The Great Little Garden Blog
Posted: November 06, 2017|
It's COMPETITION TIME here at Great Little Garden! Don't miss out on being in with a chance of winning a fantastic Cast Iron Poppy Feeder for your feathered friends.
All you have to do to be in with a chance of winning this great prize is subscribe to our YouTube channel and share this post on your Facebook wall. We will pick 10 lucky new subscribers to win a poppy feeder each - easy!
Deadline for the entry is midday on Wednesday 6th December 2017. The winners will be announced on Thursday 7th December 2017.
Don’t forget to explore our website too! We have a wide range of birdcare items as well as lots more great products for your garden.
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Posted: October 25, 2017||
There comes a time in every gardener’s life when the spade comes out and a bit of digging is the order of the day. Even no-dig gardeners need a spade when constructing a pathway, or extending a current one. And I’m doing just that.
Usually whenever doing DIY or GIY, you find the previous owner has bodged the job and done things on the cheap. Not with my garden path. Tonnes, and I mean tonnes (or do I mean tons?) of concrete have been used to haunch in the rope edging. Getting them out has been tortuous. Armed with a spade, lump hammer, bolster and bucket, I set about removing a massive three feet of the stuff. An afternoon of blo
Like discarded chewing gum on a pavement, some plants are hard to get rid of. Whatever you do, however careful you are when cleaning up the dead blooms… they still seem to pop up the following year. Or month, or week, or - in the case of marigolds - the next day. And I’m learning a lot about them.
First of all, marigolds and in particular English marigolds ar
In the past few years I’ve grown a few bits and pieces for the local horticultural show. It’s a lovely event, full of friendly rivalry, good cakes and strong tea. I look forward to it. This year, however, the date clashed with another important event so I couldn’t make it. I had still grown my usual bits and pieces for the show but, for a change, they could all be used in the kitchen and house. Well, almost all...
Our local horticultural society holds another tiny show just for leeks and onions. The idea is that back in April people buy a few seedlings of the same variety (all raised by one of the dedicated committee members
Posted: October 18, 2017|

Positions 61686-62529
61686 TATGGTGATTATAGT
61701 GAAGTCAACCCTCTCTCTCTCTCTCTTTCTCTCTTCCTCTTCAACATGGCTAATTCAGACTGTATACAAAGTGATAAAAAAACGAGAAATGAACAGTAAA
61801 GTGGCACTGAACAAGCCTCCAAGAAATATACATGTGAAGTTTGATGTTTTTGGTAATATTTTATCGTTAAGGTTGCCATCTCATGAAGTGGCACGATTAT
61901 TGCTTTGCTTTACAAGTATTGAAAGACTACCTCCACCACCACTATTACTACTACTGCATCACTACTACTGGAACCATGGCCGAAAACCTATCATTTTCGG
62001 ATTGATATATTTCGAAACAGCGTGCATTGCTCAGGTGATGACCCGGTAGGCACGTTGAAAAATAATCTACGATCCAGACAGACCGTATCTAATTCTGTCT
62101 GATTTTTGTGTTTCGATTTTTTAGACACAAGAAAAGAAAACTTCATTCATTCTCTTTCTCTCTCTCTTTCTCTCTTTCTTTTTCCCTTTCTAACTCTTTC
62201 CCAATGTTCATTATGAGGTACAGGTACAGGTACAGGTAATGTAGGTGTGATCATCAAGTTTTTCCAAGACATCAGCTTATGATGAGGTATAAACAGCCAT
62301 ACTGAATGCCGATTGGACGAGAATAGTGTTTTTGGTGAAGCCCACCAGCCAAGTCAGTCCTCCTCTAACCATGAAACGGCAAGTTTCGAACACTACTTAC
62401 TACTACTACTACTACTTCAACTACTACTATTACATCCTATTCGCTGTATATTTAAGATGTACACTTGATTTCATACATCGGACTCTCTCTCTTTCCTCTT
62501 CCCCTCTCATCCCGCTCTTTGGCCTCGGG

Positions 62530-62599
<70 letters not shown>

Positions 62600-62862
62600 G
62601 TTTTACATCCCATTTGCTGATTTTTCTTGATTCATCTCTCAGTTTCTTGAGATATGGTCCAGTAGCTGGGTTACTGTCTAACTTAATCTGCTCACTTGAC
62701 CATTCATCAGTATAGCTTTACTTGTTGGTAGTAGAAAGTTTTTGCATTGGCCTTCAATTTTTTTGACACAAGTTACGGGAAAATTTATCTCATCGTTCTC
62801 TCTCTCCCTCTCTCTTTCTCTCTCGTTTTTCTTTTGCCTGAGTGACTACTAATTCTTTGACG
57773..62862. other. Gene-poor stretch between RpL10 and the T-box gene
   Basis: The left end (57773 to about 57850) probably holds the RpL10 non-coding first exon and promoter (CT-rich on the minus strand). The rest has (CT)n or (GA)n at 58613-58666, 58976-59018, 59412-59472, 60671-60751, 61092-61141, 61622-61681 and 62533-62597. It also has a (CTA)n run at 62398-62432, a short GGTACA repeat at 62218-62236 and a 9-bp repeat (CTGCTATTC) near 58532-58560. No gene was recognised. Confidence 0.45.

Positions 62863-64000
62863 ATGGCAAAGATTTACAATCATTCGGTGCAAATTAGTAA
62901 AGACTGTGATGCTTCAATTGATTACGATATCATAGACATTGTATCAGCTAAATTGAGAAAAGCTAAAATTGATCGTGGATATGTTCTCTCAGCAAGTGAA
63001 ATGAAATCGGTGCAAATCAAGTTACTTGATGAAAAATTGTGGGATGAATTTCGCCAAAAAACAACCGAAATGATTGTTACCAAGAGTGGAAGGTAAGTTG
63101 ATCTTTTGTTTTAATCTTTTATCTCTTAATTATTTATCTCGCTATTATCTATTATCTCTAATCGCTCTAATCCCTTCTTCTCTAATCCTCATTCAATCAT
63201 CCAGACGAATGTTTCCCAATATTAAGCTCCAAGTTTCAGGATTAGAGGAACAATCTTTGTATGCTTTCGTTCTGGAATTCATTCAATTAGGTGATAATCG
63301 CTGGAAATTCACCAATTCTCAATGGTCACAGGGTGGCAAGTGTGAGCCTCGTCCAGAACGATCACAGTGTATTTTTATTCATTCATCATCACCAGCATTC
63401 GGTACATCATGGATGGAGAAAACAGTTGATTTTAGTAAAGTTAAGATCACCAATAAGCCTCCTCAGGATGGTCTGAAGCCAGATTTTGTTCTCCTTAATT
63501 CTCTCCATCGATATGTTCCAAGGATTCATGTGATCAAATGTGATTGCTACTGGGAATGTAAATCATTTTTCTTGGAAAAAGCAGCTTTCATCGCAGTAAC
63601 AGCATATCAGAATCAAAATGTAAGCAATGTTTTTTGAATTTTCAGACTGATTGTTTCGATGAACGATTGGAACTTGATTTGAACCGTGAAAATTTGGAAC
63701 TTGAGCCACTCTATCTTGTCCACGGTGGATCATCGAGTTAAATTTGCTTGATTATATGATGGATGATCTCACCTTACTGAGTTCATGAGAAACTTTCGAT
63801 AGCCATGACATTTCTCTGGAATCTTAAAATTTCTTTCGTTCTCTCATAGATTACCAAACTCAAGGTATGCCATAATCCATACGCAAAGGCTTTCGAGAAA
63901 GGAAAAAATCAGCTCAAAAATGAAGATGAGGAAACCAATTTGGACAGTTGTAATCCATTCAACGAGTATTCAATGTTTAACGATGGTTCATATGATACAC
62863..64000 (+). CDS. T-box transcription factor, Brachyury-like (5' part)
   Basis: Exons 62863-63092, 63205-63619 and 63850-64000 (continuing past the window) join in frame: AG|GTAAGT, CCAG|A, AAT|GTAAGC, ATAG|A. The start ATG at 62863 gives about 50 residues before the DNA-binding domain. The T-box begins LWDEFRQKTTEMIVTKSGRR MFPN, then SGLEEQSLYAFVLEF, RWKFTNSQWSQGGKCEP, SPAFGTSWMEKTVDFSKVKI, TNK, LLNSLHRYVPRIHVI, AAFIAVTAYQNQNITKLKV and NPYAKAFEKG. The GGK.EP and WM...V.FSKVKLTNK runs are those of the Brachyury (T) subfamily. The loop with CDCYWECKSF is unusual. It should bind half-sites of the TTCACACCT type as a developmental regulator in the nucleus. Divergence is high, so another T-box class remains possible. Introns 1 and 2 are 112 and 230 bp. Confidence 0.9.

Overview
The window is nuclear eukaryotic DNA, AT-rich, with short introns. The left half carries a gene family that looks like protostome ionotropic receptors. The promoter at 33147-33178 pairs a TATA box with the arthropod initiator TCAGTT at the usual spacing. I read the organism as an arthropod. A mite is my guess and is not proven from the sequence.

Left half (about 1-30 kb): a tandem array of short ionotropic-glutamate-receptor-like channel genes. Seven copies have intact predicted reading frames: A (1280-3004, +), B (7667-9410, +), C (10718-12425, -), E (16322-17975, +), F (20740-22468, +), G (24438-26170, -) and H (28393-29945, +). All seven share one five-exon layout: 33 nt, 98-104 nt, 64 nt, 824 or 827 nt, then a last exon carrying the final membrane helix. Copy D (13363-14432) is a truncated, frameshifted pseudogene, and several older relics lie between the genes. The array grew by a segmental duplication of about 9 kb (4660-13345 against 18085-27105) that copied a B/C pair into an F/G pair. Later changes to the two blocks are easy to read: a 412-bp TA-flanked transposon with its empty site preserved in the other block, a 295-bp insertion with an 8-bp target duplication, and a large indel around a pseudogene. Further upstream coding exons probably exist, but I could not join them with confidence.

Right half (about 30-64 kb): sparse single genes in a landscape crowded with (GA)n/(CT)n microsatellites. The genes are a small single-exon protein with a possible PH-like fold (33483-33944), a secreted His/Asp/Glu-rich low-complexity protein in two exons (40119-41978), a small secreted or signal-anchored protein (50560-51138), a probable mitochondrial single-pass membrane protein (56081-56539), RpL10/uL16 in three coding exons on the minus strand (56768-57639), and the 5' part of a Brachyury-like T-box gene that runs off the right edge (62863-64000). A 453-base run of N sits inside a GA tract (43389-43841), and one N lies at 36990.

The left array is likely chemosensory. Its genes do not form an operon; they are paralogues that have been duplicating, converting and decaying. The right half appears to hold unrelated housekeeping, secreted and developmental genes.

It's GIVEAWAY TIME here at Great Little Garden! Don't miss out on being in with a chance of winning this fantastic Bird Lovers Bundle, a perfect gift for birthdays or Christmas!
This bundle includes:
Plus, it all comes wrapped and with a personalised gift card from you to the lucky recipient!
- suet balls
- bird seed
- bird box feeder
- coconut treat
All you have to do to be in with a chance of winning this great prize is LIKE our Great Little Garden Facebook Page then L
I'm out of them. The doldrums. They are a thing of the past. A recent memory but one consigned to yet another autumn start up. My bulbs are in. The leaves are a-fluttering, a-dancing and annoyingly settling on the lawn. But, most importantly, my skip is in place.
Who doesn't like a skip and all it brings? Oh, the pleasure of anticipation. Having a garage that you can walk into, and maybe, just maybe, park a car. I am a dreamer. The delight of accessing bikes without the need for an hour’s warning of use; the climb and orienteering over defunct mower; seventeen old paint cans and a small stuffed dog on wheels.
When cooking, I obviously ignore all instructions and guidelines. ‘Heat to 200C for an hour then reduce to 180C for two hours’ kind of instruction translates in my head to ‘max power for three hours’. ‘Iron on a delicate setting’ = ‘nuclear heat’. Dimmer switches? What are they?
So, when it comes to the seasons I find myself marooned between moods.
I love summer, when we have one. The heat, the watering, the leaving the greenhouse door open all day and night are all what makes the summer great.
Everything in our lives can be divided into my new traffic light system. It’s a simple to follow scheme and one that applies to everything in our lives.
It goes like this. Green means ‘easy’, amber is ‘great results with a little effort’ and red is ‘high maintenance, lots of input and unpredictable results’.
For example, some cars breakdown incessantly, develop faults overnight, are devils to get started and stop but my, oh, my, how good do they look? That has to be a red.
Noun: The occurrence and development of events by chance in a happy or beneficial way.
‘a fortunate stroke of serendipity’
Post-It notes, microwave ovens, Sri Lanka and penicillin all have something in common with a weed in my garden. Do you know what it is? Of course you don’t, unless you skulk around near the door
There was some kind of documentary on the telly the other night and the narrator referred to the action as being part of ‘Operation Eagle’. Intriguing. Our police force does it as well. ‘Operation Buzzard was highly successful with three being detained for further questioning,’ type of statement being frequently issued to reporters. But for me all this ‘operation’ referencing raises two questions. Firstly, who makes up the names and, secondly, can I be more forensic in my own garden by adopting such nomenclature?
Right - the first question answered. I’m reliably informed that there is a centrally generated list of operation c